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Open Access Publications from the University of California

Ambient acoustic environments and cetacean signals: baseline studies from humpback whale and gray whale breeding grounds

  • Author(s): Seger, Kerri Dawn
  • Advisor(s): Thode, Aaron M
  • et al.

The past two centuries have seen an increased exploitation of marine habitats by humans, so a growing appreciation of the role ambient noise plays in cetacean studies has resulted. To achieve a broad acoustical view of understudied areas (namely Mexican waters), this dissertation tackles three overarching principles: (1) parameterizing current baseline ambient acoustic environments for subsequent comparisons, (2) determining whether the sounds that animals introduce into their environments can provide employable information for population estimation purposes, and (3) cataloguing and characterizing the sounds whales use to communicate so they can later be compared across time, geography, and ambient noise levels. Only when we have a handle on the relative contributions of anthropogenic, physical / geological, and biological sounds in a whales habitat can we begin to understand how each source may elicit and / or change their calling behaviors.

Chapter 2 uses an 8-year acoustic dataset from Laguna San Ignacio (LSI), México, to investigate a complex acoustic environment, and to quantify the extent that human-generated noise contributes to this environment relative to natural sound sources. This lagoon has been deemed to be a critical habitat for breeding whales and calving mothers, so vessel traffic is minimized and regulated. I found that humans contribute some noise to the lagoon, but crepuscular snapping shrimp and dusk-centric croaker fish are more intense and pervasive. Therefore, my research validates current management policies for the lagoon and provides a baseline account of a stable acoustic environment that can be compared to future years, should tourist traffic increase.

Chapter 3 develops a model to estimate humpback whale density using ambient noise arising from the songs of many individual animals. What initially began as an analytical model for wind-generated ambient noise, using a collection of randomly distributed sources near the surface, was adapted for randomly-distributed calling whales. The model was tested using data collected in the Los Cabos region of México, which is a breeding ground and part of the migration route for the North Pacific substock. A Generalized Linear Model was used to link humpback-generated ambient noise intensity to concurrent visual surveys. I found that the analytical model provided good predictions of how the intensity of humpback-generated noise varies as a function of acoustic frequency, singer population size, and singer spatial density. In particular, the ambient noise model accurately predicted that singing humpback whales maintain the same separation distance from each other, regardless of singer population size.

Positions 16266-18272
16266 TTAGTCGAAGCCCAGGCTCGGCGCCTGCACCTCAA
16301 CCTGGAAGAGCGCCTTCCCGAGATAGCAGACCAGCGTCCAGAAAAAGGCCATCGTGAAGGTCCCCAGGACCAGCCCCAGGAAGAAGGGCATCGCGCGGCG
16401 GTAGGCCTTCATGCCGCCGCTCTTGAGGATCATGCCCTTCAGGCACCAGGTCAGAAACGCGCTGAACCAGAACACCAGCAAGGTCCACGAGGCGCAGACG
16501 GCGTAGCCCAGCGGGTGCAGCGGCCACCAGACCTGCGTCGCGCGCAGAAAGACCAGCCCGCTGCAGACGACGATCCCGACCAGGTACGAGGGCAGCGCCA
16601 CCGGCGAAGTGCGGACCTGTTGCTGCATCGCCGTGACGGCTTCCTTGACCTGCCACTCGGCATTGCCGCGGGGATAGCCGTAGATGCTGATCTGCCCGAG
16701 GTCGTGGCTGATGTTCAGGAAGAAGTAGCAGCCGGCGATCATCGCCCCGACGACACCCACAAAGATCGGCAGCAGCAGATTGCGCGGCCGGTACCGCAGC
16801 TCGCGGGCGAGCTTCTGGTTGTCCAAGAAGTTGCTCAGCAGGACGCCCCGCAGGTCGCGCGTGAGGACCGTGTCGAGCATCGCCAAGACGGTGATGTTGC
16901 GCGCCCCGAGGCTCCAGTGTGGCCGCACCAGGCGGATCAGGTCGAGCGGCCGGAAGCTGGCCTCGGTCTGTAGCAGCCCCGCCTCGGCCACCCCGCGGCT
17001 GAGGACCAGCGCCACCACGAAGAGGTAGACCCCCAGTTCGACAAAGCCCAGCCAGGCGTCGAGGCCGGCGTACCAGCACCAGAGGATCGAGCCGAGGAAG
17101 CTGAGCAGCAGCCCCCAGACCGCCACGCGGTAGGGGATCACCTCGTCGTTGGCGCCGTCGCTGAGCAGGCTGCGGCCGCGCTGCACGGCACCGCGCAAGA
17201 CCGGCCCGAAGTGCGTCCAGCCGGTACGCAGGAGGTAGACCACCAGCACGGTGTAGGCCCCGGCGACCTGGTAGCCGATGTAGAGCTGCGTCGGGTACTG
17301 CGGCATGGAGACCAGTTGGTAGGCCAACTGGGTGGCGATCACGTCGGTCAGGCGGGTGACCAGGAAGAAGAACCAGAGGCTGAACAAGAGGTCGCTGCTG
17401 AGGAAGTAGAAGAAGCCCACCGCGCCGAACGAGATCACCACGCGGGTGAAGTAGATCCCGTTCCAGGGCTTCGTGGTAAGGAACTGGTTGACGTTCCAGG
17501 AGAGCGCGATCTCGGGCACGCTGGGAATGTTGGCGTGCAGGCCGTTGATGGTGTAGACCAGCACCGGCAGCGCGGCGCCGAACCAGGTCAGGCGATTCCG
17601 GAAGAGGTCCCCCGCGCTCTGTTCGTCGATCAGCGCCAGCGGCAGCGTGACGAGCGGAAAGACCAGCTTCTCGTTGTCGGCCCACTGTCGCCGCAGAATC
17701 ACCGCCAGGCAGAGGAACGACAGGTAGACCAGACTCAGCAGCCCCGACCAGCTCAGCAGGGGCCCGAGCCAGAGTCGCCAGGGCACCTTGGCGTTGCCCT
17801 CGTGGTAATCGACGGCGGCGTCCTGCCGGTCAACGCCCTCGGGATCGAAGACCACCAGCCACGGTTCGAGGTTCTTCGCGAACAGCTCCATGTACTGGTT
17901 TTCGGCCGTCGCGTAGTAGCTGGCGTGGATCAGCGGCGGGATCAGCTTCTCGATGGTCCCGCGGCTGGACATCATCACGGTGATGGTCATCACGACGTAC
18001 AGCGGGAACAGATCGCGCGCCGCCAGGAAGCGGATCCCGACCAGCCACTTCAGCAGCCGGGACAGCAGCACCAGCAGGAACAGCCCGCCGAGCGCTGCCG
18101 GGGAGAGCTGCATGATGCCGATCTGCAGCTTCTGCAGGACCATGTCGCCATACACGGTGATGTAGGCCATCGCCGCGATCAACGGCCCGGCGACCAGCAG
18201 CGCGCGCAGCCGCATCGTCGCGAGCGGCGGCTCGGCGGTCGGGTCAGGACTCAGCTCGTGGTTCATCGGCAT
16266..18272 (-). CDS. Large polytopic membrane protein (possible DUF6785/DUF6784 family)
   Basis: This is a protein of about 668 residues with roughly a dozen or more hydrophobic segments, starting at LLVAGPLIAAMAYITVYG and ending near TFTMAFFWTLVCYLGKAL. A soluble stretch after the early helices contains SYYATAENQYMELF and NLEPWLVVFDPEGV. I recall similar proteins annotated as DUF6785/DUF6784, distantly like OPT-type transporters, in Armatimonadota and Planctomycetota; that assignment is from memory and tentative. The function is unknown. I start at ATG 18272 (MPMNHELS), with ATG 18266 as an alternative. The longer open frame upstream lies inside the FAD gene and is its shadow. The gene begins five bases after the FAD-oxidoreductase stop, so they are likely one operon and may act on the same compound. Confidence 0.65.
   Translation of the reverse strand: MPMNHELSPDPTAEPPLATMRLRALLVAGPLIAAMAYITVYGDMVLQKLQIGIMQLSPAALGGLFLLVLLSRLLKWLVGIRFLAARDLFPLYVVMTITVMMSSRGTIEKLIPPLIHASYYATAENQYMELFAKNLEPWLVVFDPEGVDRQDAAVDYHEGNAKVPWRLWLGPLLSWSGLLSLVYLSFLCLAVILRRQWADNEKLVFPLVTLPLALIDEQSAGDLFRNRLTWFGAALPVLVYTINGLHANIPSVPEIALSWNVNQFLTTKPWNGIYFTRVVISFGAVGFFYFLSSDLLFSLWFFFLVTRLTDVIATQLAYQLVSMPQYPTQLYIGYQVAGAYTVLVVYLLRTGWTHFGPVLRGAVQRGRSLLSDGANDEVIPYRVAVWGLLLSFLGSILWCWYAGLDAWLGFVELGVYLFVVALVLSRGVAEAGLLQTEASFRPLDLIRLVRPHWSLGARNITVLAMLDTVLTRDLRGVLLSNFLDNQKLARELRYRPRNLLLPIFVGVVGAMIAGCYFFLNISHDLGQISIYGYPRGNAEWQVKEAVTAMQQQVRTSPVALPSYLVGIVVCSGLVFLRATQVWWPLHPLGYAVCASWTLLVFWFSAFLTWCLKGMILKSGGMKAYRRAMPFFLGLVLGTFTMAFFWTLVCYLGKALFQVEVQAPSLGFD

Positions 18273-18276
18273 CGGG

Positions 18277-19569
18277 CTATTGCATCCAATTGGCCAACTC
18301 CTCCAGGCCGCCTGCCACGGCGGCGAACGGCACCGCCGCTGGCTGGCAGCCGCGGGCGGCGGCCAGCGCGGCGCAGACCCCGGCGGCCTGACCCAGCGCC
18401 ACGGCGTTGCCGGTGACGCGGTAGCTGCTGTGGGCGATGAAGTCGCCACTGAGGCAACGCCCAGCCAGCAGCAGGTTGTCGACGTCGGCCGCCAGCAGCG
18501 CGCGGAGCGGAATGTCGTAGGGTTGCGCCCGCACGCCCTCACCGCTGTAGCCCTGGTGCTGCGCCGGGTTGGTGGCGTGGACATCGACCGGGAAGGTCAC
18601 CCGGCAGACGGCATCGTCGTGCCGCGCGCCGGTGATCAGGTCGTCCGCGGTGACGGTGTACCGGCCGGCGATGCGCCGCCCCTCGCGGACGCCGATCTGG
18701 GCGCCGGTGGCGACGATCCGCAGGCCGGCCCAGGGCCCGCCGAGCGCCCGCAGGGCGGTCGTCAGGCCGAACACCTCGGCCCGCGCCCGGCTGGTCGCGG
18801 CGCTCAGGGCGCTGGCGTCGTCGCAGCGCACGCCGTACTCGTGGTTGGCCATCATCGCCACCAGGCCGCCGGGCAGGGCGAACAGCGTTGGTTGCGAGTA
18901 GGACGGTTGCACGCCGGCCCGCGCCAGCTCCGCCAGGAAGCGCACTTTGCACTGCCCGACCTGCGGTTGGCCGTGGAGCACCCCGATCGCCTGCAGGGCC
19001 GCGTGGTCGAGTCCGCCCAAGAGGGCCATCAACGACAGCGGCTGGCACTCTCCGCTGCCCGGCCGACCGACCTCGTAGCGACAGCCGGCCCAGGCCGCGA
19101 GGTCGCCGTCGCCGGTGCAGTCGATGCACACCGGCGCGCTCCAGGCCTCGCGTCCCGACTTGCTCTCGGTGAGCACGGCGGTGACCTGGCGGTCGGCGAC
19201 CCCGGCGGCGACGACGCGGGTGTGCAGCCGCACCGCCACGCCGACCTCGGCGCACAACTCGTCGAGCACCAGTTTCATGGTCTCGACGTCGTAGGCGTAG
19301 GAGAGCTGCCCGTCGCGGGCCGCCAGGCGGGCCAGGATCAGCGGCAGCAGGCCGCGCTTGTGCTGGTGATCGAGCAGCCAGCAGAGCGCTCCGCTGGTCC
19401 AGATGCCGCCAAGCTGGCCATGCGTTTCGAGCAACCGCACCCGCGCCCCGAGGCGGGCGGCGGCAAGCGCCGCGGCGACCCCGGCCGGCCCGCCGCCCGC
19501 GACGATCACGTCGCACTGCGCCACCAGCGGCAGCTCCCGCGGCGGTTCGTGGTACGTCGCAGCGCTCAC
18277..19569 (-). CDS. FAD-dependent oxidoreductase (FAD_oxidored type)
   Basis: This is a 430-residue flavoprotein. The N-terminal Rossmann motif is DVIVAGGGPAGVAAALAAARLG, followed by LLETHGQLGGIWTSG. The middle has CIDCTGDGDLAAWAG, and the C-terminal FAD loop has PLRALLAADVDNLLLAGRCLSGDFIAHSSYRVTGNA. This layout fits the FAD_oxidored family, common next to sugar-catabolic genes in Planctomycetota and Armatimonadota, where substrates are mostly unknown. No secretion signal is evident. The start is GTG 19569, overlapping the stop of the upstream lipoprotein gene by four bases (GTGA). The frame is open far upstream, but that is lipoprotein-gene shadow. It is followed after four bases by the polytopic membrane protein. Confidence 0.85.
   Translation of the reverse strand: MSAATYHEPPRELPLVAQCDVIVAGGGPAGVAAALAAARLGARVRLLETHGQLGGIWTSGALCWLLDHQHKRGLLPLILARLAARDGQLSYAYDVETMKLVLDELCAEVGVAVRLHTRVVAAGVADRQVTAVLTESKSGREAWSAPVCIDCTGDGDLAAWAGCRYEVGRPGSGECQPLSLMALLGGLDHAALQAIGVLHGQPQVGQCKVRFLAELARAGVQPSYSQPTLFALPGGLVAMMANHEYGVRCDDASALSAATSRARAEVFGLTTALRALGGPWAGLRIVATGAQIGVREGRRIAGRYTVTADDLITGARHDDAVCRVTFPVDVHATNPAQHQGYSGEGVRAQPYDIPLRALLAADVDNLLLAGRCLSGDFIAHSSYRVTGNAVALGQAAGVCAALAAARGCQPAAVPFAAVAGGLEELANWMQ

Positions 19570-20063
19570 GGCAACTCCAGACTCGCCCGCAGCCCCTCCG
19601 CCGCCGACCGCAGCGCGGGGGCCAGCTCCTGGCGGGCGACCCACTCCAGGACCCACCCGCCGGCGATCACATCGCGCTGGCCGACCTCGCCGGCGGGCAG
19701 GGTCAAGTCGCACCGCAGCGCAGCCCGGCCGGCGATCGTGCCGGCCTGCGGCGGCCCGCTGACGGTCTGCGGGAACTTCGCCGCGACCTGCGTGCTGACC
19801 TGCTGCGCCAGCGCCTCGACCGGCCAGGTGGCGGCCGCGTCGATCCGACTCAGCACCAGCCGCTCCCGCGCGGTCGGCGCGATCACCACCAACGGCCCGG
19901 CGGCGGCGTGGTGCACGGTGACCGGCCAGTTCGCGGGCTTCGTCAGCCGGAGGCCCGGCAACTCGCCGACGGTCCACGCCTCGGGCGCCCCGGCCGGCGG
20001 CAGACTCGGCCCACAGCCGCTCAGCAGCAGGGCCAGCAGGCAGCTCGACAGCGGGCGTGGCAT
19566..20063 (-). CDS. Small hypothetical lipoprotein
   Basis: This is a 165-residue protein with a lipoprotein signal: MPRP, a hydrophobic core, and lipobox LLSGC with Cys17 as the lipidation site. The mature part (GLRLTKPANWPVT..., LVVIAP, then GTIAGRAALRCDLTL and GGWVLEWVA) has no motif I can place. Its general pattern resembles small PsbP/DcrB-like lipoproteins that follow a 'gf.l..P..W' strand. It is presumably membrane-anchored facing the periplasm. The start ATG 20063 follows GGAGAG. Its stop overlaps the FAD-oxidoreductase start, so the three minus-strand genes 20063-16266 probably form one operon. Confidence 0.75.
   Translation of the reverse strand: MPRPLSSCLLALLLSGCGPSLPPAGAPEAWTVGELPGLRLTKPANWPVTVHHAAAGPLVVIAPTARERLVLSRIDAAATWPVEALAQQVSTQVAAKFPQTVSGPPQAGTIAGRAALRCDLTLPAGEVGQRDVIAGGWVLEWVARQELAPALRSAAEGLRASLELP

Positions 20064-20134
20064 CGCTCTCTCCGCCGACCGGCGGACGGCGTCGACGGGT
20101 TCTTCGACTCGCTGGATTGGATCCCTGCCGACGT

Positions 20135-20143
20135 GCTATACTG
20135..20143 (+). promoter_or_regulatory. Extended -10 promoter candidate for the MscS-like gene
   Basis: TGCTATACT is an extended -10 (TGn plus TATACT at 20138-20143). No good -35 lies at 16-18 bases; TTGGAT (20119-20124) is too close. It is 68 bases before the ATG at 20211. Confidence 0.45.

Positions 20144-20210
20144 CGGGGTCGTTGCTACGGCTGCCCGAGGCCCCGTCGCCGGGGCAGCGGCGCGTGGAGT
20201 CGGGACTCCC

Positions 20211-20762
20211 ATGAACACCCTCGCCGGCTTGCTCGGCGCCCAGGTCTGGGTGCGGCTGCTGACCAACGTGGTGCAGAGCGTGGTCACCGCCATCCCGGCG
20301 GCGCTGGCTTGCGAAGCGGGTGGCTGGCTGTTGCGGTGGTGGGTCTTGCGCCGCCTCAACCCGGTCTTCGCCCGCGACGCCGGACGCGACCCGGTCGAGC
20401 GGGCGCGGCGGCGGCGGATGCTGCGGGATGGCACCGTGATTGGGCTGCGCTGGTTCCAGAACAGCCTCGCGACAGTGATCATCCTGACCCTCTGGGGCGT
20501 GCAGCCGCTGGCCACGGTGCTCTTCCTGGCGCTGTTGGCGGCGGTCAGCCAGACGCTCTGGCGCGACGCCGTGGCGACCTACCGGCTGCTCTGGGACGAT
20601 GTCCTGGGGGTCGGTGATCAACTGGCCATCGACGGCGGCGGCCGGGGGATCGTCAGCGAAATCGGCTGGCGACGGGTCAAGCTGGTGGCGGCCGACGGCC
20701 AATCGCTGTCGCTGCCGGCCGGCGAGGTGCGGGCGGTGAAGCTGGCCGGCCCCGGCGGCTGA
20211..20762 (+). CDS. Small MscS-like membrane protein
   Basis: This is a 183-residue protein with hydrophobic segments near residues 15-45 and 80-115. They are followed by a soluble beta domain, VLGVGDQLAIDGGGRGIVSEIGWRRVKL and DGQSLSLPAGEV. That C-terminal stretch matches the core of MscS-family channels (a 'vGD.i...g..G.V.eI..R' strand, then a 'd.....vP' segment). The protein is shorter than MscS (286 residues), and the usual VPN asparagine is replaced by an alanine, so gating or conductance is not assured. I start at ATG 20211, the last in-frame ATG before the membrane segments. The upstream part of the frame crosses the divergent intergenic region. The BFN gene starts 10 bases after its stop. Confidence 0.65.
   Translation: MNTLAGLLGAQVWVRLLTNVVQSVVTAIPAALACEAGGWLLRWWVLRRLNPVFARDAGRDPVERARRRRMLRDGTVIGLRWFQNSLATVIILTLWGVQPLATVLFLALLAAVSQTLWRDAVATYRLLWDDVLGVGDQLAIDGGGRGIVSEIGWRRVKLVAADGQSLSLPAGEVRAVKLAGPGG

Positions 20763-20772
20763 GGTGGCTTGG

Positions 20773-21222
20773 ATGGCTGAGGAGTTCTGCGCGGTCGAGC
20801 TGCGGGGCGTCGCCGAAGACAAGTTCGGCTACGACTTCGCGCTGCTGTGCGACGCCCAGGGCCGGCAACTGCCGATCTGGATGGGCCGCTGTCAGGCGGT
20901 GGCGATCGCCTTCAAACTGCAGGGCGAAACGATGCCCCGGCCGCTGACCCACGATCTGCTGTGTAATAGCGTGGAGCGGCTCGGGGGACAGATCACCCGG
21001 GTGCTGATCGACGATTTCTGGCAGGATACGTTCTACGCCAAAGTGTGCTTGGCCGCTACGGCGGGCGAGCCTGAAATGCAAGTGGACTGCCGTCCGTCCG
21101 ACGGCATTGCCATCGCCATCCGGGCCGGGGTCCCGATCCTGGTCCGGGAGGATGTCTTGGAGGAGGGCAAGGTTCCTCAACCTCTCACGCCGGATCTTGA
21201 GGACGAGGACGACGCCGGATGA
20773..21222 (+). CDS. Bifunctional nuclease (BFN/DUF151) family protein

Chapter 4 assembles a catalogue of social calls used by humpback whales in the same Los Cabos region and compares them to known social calls from Alaska, Hawaii, and Australia. By using acoustic tags to collect twenty-one samples from three different social group types over two years, I was able to determine the geographical uniqueness, call rate, repertoire diversity, and repertoire entropy of the whales in that breeding ground. I then determined the variability of these behaviors between differently composed social groups. This work provides a starting point for subsequent studies of social calling behavior of Mexican whales, such as temporal changes in social call repertoire, behavioral context of calls between different social groups, and geographical comparisons between the acoustic composition of other humpback whale habitats.

By tackling all three of these acoustic principles, this dissertation aims to set the stage for understanding ambient noise as part of cetacean habitats by laying out how to measure it, how to use it to our advantage, and how to characterize and compare calls within it. With the new novel tools to quantify sound sources in ambient acoustic environments and to monitor population levels that this dissertation provides, my future research can delve into exploring any geographic and temporal commonalities and disparities.

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